People say to me “Steve, why don’t you write love songs?” I tell them it’s because I’m not a musician. Then they say to me “Love Poems? Why don’t you write love poems?” I say its because Sons of Butcher wrote all the good ones, and set them to music, and I’m not a musician.

Here’s their “Made Love by the River” – The lovin-est love ballad of all time. It’s like Valentine’s Day, but with less greed, every time you play this song:



If there is one thing I want for you to take away from this sweet, sweet sonnet it’s the following lyrics:

“Listen, kids
Love’s a four way stop
If you get there first, you have the right of way
If they get there first, they have the right of way
If you both arrive at the same time, in that magical moment
The person to the right, has the right of way”


It’s dusty in here. Something got in my eye.

Later gators. Remember: Don’t give in. You are only fooling yourself.

\m/ \m/


Of Readers, Editors, and Nominations

Los Angeles
No idea who originally took this/made this but I do love LA. 

In November of this year I had a story titled “All of the Words to All of the Songs” accepted by an on-line publication called Chicago Literati and in the same email they told me they were nominating it for a “Puschart Prize.” I did not actually know what a Pushcart Prize was – I quickly confirmed with writer friends that A) this was cool and B) it doesn’t come with a check attached.

Ah well. In the end of the literary pool I swim – and like -small indie publishers rule and no one makes any money so praise is the only form of currency we have. I don’t mind. I am very pleased for the kind words of the Editor who selected and nominated the story.

I never know who reads my shit or what they think of it if they do. I write because I like to do it – I get some satisfaction out of ordering words around. In my short literary career I’ve had feedback from strangers exactly four times: The Pushcart Nomination from Chicago Literati, a positive review @ of my story “The River by The Garden” appeared in an independent review of the Molotov Cocktail, and two strangers on Twitter professing their admiration for other stories of mine.

That’s all.

I didn’t win a Pushcart, and I don’t use the nomination on my “author bio” when I send out other work. I understand that there are thousands of nominees, and that the process itself ranges from totally unbiased totally biased. Winning some sort of prize might help the ol’ writer’s resume’ and if ever I win anything you’ll be sure to hear about it.

It would be a monumentally self-serving lie to say that I don’t care who reads me, or if anyone reads me. At a certain point as a writer, you must admit that you like to be read. We write whether we are read or not, because that’s the way we are, but no one ever put pen to paper save for some sort of posterity.

At any rate, I am pleased with the comfort of strangers, and you can read my Puschart Nominated Story “All of the Words to All of the Songs” here at Chicago Literati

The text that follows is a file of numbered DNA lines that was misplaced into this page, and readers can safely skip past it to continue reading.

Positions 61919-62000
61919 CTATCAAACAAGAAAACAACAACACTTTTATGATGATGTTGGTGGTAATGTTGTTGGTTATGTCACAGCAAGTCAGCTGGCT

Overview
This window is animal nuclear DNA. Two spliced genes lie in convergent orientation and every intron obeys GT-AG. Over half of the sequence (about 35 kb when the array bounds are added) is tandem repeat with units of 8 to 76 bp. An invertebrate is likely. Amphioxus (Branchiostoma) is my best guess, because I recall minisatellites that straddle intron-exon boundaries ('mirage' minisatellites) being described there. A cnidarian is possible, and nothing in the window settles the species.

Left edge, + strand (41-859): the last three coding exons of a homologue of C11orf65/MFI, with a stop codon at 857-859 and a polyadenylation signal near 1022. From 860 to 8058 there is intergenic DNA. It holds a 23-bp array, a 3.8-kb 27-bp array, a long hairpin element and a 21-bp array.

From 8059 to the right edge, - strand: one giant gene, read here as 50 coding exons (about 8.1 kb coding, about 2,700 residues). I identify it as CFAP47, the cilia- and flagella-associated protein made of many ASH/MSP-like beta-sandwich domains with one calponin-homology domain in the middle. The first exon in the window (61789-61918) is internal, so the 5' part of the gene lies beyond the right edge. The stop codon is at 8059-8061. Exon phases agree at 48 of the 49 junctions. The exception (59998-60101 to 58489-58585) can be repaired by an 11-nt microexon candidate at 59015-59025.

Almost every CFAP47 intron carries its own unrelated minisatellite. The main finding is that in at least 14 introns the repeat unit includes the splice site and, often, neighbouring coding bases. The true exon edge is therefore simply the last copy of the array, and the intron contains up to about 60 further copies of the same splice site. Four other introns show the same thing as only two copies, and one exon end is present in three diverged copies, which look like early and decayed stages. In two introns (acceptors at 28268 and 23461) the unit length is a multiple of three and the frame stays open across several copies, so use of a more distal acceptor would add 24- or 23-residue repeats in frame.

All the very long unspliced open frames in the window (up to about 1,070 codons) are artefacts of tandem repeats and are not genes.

To any of you who read my stories – Thanks!

I’ll be back soon with links to more poesy I have being published and some other crap to amuse small minds when I have no actual news to report.


My Header Pics


No one ever asked but my old header pic (above) was taken in Rachel, Nevada on December 29. 2014. My youngest and I had road-tripped it and made the trip to Rachel and the infamous Little Al-E-Inn – A place made (semi) famous in the movie “Paul” due to its proximity to the fabled “Area 51.”

The picture itself was taken from the parking lot of the little Al-E-Inn facing roughly due North across the 375 – “The Extraterrestrial Highway.” The inn – and Area 51 – would have been at our backs.

There is nothing out there. Nothing. You could hide a large secret base and have an army of aliens unloading crate after crate of Bigfoots and no one would ever see.

Make sure you are on a full tank of gas going to Rachel – there is no gas in Rachel itself.


My current header pic was taking on a hike on March 12, 2012 a few kilometers north of Barnwell, Alberta. That’s what the short grass prairie looks like in it’s natural state. Although it’s difficult to tell, the farm on the right hand side of the picture is across the Old Man River – I’d guess sit to be 3 to 3.5 k’s away and the river would not be an easy crossing in March when it’s swollen with run off and the water is hypothermia-inducing cold even though the river itself is not exceptionally deep. When we were kids we used to “tube” down the river to a landing near the town of Taber – we’d float down on the current resting on old tractor-tire inner tubes and while an afternoon away. I wonder if anyone does that anymore?

Like the Nevada pic this pic is taken facing north.

If you have a big enough and sharp enough screen you’ll see little puffs of black smoke trailing off to the right (East) – that’s a from a tractor plowing. It was very windy that day (like most days here) and thus the dotted black line in the sky.

And that’s the story of my header pics.

Stay young and cool comrades, I’ll be back to post something when I have something to post.